Roles of phosphorylation of myosin binding protein‐C and troponin I in mouse cardiac muscle twitch dynamics
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A normal heart increases its contractile force with increasing heart rate. Although calcium handling and myofibrillar proteins have been implicated in maintaining this positive force-frequency relationship (FFR), the exact mechanisms by which it occurs have not been addressed. In this study, we have developed an analytical method to define the calcium-force loop data, which characterizes the function of the contractile proteins in response to calcium that is independent of the calcium handling proteins. Results demonstrate that increasing the stimulation frequency causes increased force production per unit calcium concentration and decreased frequency-dependent calcium sensitivity during the relaxation phase. We hypothesize that phosphorylation of myosin binding protein-C (MyBP-C) and troponin I (TnI) acts coordinately to change the rates of force generation and relaxation, respectively. To test this hypothesis, we performed simultaneous calcium and force measurements on stimulated intact mouse papillary bundles before and after inhibition of MyBP-C and TnI phosphorylation using the calcium/calmodulin kinase II (CaMK2) inhibitor autocamtide-2 related inhibitory peptide, or the protein kinase A (PKA) inhibitor 14-22 amide. CaMK2 inhibition reduced both MyBP-C and TnI phosphorylation and decreased active force without changing the magnitude of the [Ca(2+)](i) transient. This reduced the normalized change in force per change in calcium by 19-39%. Data analyses demonstrated that CaMK2 inhibition changed the myofilament characteristics via a crossbridge feedback mechanism. These results strongly suggest that the phosphorylation of MyBP-C and TnI contributes significantly to the rates of force development and relaxation.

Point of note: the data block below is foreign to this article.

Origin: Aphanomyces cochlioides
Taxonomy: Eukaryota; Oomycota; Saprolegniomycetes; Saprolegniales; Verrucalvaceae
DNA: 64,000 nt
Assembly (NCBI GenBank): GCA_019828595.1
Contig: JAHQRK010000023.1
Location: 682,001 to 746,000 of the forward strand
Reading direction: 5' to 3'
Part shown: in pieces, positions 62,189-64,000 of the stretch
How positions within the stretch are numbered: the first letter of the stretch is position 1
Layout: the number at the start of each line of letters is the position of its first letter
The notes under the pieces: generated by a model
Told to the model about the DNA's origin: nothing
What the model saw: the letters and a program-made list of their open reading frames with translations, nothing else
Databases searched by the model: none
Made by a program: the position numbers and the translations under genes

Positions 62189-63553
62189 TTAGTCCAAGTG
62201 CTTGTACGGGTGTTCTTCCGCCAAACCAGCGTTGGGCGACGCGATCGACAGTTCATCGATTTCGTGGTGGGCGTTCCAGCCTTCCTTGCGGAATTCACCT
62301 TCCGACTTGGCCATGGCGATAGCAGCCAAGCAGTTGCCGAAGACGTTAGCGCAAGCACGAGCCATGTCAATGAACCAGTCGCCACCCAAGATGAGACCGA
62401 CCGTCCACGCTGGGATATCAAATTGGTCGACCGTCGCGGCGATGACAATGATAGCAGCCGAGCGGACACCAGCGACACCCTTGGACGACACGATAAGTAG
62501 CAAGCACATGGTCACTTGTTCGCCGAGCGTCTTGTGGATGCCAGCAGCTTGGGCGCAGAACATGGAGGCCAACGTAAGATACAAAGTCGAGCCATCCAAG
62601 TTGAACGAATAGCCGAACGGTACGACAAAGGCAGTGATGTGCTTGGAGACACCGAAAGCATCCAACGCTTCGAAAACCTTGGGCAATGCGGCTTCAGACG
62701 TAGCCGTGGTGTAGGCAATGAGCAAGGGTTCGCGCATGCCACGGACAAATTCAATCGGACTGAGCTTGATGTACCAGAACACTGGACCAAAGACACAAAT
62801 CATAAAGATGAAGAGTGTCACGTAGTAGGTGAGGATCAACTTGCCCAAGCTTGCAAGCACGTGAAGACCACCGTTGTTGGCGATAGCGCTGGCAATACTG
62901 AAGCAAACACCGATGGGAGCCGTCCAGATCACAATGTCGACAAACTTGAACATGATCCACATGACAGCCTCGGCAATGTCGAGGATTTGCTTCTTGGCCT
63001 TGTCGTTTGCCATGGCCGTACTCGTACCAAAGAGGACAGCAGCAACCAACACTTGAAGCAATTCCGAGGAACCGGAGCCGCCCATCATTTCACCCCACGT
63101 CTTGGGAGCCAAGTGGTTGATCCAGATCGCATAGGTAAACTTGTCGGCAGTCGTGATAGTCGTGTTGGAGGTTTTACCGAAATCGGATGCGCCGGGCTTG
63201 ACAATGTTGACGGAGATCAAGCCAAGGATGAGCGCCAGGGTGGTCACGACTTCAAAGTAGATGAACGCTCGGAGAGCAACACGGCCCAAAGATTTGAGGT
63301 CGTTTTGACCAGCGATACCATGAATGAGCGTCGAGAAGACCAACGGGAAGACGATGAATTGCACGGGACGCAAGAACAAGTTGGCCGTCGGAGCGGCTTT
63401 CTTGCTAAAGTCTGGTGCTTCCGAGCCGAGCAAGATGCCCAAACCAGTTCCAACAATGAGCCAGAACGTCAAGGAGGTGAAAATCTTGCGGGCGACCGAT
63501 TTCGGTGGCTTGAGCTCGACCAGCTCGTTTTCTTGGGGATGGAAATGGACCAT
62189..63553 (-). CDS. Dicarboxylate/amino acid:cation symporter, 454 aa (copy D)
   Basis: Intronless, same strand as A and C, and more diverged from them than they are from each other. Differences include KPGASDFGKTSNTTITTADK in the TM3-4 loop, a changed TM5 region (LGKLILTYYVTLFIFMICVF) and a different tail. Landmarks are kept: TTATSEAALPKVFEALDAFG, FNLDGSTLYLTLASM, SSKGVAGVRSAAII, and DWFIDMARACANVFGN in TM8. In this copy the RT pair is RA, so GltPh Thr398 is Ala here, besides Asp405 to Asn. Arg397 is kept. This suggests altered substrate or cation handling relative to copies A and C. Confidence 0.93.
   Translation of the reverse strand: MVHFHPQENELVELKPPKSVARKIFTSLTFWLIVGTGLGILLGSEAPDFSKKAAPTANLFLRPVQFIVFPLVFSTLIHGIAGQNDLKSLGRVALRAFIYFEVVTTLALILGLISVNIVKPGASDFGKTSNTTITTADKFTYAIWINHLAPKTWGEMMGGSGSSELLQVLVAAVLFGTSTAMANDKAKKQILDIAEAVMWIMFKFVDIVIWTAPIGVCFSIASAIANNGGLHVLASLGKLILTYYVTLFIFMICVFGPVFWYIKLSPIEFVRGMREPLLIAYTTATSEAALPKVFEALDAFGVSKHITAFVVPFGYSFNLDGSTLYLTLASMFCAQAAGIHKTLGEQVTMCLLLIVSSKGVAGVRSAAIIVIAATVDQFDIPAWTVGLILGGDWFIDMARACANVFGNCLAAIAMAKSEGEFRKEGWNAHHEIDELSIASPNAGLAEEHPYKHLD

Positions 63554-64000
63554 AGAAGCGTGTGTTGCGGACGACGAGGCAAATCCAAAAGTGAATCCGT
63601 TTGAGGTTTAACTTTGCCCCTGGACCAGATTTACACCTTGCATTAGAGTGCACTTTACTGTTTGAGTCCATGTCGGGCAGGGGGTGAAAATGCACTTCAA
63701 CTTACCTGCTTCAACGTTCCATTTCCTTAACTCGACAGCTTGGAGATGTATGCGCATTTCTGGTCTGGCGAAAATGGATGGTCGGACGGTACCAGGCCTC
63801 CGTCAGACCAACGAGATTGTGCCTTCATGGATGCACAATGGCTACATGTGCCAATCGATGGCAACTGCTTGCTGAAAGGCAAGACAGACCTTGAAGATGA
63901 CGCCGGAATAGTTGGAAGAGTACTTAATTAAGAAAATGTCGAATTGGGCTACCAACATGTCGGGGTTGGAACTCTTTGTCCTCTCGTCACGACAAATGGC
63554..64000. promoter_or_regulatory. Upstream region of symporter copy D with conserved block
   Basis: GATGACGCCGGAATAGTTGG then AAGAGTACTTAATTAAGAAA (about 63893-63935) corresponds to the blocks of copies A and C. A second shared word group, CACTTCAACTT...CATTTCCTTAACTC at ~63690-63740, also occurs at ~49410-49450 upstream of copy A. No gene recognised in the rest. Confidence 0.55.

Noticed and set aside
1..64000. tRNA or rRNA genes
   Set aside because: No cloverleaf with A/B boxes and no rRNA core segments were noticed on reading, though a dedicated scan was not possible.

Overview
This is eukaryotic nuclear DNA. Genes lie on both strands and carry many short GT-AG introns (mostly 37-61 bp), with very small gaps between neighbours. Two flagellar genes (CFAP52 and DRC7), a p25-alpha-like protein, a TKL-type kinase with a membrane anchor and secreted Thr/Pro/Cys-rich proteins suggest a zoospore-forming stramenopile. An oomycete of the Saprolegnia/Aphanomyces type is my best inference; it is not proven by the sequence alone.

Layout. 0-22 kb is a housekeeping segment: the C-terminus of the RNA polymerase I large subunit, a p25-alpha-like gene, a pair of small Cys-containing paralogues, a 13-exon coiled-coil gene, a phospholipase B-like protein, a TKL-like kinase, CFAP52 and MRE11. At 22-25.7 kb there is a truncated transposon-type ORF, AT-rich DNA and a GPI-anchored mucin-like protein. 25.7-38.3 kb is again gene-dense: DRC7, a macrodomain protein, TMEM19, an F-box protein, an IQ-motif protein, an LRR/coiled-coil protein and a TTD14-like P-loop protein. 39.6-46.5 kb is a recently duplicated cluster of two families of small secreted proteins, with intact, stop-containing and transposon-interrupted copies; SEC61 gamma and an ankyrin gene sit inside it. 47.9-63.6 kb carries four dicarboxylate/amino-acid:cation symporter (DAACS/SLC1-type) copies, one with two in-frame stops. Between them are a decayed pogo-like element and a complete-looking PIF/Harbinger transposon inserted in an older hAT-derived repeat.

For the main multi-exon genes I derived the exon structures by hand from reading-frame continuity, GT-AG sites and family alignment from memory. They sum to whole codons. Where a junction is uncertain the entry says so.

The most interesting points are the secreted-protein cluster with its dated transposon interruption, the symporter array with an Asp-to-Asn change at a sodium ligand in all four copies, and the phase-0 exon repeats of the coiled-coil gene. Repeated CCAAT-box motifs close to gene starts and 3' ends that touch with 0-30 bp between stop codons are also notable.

author list (cited authors)
Tong, C. W., Gaffin, R. D., Zawieja, D. C., & Muthuchamy, M.